What a change today, what a mosaic of peoples, races, colours, languages, faiths, cultures the capital has become. Of its inhabitants at the 1981 census, more than one in six were born outside the UK - the breakdown was over a third of a million born in Europe, about 300,000 in Asia, around 170,000 in Africa and the Caribbean respectively, and lesser numbers from the other corners of the globe. All these different peoples have intermarried, with each other and with traditional Londoners.
This internationalisation provokes different responses. The British National Party foments race hatred and its thugs beat up Bengalis. Statesmen preach tolerance. Others are positively enthusiastic - massive immigration has given the metropolis just the vital spark it needed, bringing new life styles, foods, music.
However a lot of English-born whites, especially older people, find the cheek-by-jowl mixing of ethnic groups jarring and hard to accept. It wasn't like that when they were young; isn't such a new development a recipe for disaster?
The truth is it isn't new at all. London always was a city of foreigners. For much of its history the percentage of Londoners born outside the capital was actually far higher than today. In a remarkable book, A City Full of People (Methuen), the historian Peter Earle establishes that around 1700, when Samuel Pepys was an old man, Daniel Defoe in his prime and William Hogarth but a boy, a clear majority of Londoners had not been born in the capital. Many had come from overseas: Huguenots from France, Jews from Spain and Eastern Europe, Scandinavians and Germans, Moors and other Mediterranean types. And there are flocks of Welsh, Scots, Irish, and people from the ends of England. Cumbrians and Cornishmen might not seem 'foreigners' to us, but that's how they were perceived at the time, with their different ways and dialects: one sailor around 1700 told a court he spoke 'English and Devon'.
A hundred and fifty years later, under Queen Victoria, things were much the same. Between 1841 and 1851, a third of a million streamed into the capital, representing a staggering 17 per cent of London's total population. Similar numbers arrived in the 1850s and 1860s.
The majority of these came from a few ethnic groups. Nearly 50,000 arrived from Ireland in the 1840s alone, fleeing the famine. By 1850, London's Jewish population had increased to about 20,000, and in the following fifty years, as refugees deluged in from central Europe, Poland and Russia, it had leapt to 120,000.
The city always had pockets of more exotic sorts. By 1800 there were several thousand Black Africans, mostly servants and sailors but also a few musicians, prize-fighters, gigolos and writers. Lascar sailors settled from South East Asia, and from 1800 Limehouse was acquiring its Chinese community; the notorious opium dens came later.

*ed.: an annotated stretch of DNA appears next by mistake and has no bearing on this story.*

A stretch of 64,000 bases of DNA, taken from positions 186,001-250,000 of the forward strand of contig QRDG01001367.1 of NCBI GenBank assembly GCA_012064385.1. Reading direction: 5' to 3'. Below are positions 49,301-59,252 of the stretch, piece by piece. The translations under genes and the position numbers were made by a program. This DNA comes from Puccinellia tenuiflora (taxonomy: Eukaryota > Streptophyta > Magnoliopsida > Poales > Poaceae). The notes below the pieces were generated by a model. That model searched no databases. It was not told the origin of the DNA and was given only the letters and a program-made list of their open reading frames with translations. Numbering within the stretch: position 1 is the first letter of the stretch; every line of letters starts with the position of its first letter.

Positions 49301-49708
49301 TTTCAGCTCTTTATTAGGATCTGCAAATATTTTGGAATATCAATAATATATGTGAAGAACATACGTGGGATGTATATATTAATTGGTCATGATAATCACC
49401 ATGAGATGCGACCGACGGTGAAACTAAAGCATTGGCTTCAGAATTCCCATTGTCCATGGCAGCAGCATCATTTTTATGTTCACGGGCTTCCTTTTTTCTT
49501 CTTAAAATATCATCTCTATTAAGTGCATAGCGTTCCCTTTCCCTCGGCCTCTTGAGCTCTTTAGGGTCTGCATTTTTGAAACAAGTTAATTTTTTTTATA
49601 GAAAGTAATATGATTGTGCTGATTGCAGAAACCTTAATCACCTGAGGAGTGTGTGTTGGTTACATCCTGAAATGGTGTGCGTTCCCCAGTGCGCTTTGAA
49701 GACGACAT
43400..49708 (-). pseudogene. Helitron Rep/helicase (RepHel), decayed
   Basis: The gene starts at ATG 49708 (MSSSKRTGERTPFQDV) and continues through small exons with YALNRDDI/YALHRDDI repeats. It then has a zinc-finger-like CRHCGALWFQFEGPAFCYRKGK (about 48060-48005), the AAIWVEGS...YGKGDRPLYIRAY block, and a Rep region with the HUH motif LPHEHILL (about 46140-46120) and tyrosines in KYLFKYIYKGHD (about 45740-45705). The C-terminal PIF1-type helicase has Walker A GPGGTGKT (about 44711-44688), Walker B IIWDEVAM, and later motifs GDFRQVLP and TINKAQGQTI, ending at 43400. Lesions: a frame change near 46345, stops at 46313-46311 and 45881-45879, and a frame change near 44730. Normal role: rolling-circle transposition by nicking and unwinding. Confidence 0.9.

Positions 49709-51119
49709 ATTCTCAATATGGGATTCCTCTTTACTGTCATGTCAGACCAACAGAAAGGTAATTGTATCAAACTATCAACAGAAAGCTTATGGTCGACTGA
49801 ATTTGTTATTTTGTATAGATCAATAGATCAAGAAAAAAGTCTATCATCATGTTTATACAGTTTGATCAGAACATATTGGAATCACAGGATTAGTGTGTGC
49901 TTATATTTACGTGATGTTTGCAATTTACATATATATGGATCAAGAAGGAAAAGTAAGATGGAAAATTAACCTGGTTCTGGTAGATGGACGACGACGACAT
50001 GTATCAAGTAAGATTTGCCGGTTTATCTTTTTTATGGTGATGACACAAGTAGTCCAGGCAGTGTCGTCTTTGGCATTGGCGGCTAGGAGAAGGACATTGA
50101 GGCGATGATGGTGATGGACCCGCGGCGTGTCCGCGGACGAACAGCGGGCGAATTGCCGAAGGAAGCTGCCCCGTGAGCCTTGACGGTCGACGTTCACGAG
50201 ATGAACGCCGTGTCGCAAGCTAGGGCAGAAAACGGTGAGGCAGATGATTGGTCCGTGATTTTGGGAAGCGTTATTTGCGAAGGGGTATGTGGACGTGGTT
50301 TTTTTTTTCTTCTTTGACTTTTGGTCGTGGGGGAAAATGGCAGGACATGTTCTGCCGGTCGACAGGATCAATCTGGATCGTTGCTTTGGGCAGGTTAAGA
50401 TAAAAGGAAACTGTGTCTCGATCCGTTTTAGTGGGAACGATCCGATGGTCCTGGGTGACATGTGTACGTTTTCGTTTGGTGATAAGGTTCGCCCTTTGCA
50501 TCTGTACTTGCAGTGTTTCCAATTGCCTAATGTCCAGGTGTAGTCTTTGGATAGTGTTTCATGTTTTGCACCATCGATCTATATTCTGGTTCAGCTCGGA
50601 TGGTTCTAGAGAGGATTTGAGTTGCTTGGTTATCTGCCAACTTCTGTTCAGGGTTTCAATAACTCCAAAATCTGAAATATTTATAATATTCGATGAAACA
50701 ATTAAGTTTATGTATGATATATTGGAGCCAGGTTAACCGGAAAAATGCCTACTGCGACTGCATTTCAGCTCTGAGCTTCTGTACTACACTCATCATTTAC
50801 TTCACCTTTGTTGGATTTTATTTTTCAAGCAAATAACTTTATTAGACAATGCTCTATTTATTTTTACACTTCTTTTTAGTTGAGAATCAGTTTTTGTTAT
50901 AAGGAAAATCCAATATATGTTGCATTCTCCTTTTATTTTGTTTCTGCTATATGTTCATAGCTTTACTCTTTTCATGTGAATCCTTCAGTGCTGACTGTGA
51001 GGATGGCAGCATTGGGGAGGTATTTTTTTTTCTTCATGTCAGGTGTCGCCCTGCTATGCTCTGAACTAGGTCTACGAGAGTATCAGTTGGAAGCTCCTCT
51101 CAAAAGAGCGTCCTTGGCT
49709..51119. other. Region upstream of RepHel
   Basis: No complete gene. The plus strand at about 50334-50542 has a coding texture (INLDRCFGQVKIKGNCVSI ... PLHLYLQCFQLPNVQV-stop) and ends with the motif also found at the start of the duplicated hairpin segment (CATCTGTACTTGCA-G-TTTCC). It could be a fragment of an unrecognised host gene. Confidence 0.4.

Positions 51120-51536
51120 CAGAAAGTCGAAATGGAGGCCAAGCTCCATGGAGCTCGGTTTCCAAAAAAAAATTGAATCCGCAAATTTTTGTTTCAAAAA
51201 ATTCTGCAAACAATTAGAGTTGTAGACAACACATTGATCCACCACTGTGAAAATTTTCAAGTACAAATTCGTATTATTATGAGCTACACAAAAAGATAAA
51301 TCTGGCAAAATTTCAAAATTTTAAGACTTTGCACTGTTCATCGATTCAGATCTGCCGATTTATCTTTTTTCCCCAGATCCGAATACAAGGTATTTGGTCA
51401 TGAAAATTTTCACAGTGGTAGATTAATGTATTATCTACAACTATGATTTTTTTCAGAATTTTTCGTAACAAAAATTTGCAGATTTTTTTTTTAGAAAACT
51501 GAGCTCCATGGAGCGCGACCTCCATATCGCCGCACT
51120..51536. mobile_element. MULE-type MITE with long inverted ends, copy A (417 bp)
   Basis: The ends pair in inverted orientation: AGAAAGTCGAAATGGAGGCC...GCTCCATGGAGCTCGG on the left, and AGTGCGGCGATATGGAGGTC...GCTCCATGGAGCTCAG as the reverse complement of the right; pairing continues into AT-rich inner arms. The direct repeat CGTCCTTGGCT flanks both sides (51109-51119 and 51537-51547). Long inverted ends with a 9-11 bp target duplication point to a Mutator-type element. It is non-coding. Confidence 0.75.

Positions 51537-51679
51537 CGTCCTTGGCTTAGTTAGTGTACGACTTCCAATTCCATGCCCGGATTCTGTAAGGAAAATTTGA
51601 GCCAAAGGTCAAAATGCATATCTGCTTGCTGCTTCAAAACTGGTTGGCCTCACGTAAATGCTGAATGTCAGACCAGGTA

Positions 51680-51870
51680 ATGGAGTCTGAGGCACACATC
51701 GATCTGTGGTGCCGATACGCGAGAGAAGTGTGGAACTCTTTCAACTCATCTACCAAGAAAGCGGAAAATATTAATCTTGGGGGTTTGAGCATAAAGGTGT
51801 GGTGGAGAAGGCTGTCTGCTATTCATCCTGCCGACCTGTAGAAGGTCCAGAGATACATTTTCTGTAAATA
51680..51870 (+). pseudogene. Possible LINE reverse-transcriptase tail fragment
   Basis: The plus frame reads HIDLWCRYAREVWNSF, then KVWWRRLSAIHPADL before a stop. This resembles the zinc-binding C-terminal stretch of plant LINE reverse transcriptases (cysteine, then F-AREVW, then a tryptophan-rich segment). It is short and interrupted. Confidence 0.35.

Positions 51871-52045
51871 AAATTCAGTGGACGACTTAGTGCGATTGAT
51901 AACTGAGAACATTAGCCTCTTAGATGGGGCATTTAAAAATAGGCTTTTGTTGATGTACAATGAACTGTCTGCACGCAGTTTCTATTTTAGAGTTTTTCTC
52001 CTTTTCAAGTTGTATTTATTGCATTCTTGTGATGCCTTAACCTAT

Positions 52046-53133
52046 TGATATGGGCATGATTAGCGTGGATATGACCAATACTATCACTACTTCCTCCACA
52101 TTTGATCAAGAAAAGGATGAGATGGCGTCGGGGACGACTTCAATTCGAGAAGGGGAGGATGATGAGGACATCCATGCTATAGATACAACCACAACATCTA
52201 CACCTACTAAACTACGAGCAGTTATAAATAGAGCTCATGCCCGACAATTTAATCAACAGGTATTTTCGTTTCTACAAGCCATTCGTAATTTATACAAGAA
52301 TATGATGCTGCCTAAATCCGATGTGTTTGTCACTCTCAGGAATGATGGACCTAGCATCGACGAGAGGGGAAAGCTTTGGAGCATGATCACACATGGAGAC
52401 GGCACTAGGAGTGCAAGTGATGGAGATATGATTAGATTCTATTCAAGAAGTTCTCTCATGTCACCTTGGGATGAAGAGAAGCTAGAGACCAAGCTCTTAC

This ceaseless flow of migration shouldn't surprise us for a second. After all, Londinium was founded by the Romans, conquered by Saxons and Normans and developed as a commercial centre by Italian, Flemish and Baltic traders. It was always a honeypot for potential Dick Whittingtons (he came from Gloucestershire).
If the streets were not paved with gold, the capital always had work, and wages were good. So people poured into what a rather jaundiced 18th-century commentator called 'that great and famous city, which may truly be said, like the Sea and the Gallows, to refuse none'. Without migrants London would never have been famous for silks and watches (made by French craftsmen); it would have lacked ice-cream (made by Italians living in Finsbury) to say nothing of the music of Handel.
True, by the lifetime of my neighbour, Mrs London, newcomers had grown much less
conspicuous, but that was just a lull; over the centuries the tide of migration has never stopped. And so today's fears of a multicultural capital are myopic, because that is exactly what London always was, during the centuries of greatness when it became the top city in the world.
What we need to fear is not the pot-pourri of peoples but the lack of the conditions that have enabled multiculturalism to thrive: jobs, homes, education, opportunities - all those elements that ensure integration into the wider community.
Over the centuries London has been pretty successful at avoiding serious racial tension and violence. There never was a formal Jewish
ghetto. The humiliation of the BNP in recent local government elections shows that old Cockney traditions of live-and-let-live remain strong. But tolerance will be stretched by continuing poverty and hopelessness.
Multiculturalism requires a metropolis where prosperity is a prospect for all. And that requires urgent action.
Roy Porter is professor at the Wellcome Institute for the History of MedicineReuse content